The government's insistence on individual family ownership of homes has a distorting effect upon the housing market, as it invariably creates rental shortages and then perpetuates the very problem. Let me explain. Because the government has created a financial system that encourages (or demands) people buy homes instead of renting them, there is a dearth of single-family housing or other rental housing that would meet the needs of individuals and families.
That situation drives up the price of rentals to the point where buying a home, at least in the short run, seems like the better alternative, as far more homes are available for purchase than for rent. Thus, the incentives that government policies create also continue to widen the gap between what a free market would create and what the government seeks to impose. (One can see that situation clearly in California, as the rash of foreclosures mean that lots of families that have lost their homes now are competing in the rental markets, which drives up rents, but that at the same time, thousands of houses sit empty waiting to be sold.)
The government did not create this market at the point of a gun; instead, it set up a series of financial rewards and punishments. Interest paid on home mortgages is tax deductible, while rent is not, but the series of incentives goes much deeper and extends well beyond the individual homeowner.
How does the financial system work to create the huge numbers of home loans? Why, in a world of scarcity (and that includes the amount of loanable funds available for capital development) would so much of the financial system be directed toward home ownership?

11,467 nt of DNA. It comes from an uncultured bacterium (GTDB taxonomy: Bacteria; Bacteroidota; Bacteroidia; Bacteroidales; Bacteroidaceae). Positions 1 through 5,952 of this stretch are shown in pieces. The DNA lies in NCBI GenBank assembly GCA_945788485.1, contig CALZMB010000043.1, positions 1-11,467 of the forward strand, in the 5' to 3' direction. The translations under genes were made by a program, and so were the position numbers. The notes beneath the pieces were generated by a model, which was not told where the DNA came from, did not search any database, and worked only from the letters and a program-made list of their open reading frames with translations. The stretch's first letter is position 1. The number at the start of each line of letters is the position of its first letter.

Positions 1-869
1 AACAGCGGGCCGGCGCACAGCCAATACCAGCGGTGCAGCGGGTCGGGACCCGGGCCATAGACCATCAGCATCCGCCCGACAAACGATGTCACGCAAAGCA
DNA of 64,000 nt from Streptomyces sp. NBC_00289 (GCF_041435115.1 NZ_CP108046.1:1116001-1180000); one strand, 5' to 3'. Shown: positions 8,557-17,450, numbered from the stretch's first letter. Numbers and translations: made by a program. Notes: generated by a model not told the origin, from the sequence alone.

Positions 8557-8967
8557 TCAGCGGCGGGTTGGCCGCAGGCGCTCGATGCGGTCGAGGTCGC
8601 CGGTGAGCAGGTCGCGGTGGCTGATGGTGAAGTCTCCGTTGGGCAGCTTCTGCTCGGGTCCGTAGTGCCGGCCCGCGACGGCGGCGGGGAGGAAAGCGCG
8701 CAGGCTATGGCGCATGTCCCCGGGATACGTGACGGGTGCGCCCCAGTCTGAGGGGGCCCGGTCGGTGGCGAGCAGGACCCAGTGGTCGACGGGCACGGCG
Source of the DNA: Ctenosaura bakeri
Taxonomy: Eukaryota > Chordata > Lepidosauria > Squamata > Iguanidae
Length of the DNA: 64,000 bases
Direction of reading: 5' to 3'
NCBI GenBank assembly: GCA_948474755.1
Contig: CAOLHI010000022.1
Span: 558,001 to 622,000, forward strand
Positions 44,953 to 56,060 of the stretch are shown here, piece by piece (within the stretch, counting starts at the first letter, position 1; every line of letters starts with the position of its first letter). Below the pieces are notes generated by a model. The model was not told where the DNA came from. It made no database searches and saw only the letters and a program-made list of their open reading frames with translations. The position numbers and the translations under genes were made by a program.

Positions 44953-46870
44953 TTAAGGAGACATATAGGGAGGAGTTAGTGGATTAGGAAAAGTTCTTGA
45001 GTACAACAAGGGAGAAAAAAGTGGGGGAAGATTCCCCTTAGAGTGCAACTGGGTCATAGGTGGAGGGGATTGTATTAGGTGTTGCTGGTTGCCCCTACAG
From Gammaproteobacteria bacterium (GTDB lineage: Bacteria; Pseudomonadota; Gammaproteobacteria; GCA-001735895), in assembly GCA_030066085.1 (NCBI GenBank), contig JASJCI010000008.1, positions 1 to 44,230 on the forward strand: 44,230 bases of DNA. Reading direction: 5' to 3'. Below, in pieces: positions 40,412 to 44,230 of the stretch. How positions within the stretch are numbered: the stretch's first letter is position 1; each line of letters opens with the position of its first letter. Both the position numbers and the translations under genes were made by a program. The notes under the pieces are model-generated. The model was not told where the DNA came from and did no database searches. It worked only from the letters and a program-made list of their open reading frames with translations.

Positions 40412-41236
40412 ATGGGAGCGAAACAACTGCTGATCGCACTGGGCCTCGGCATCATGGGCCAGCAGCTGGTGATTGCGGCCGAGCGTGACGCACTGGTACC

In a free market, capital is directed toward those ends that pay the highest returns, as well as toward investments that pay a good return, but also have better prospects for those loans actually being repaid. Repayment would come because the investments to which the loans were directed are profitable, that is, they bring entrepreneurial rewards that are higher than the sum of the prices paid to the owners of the factors of production.
When done correctly, finance is a wonderful thing, for it permits large numbers of people to pool their resources in order to provide money to entrepreneurs and to firms in order to pay for new projects, purchase of new capital, and for entrepreneurial ventures. An economy cannot grow without it.
However, with finance comes risk. Not all ventures can be successful, and there are times when even with the best of intentions, borrowers find that they cannot repay the loans in a timely manner — or even at all. In a free market, the projected risk would play a role in the determination of the interest rate, as risk and uncertainty are a function of time, and interest rates ultimately are determined by the time preferences of lenders and borrowers.
Free markets have mechanisms to deal with these kinds of issues, including insurance, rating systems, and the like, and the end result is that capital tends to move toward the ends that best reflect the risks and rewards. Such a system would include provisions for people to borrow money for home ownership, but the patterns would not be as pervasive as what we see presently in the United States.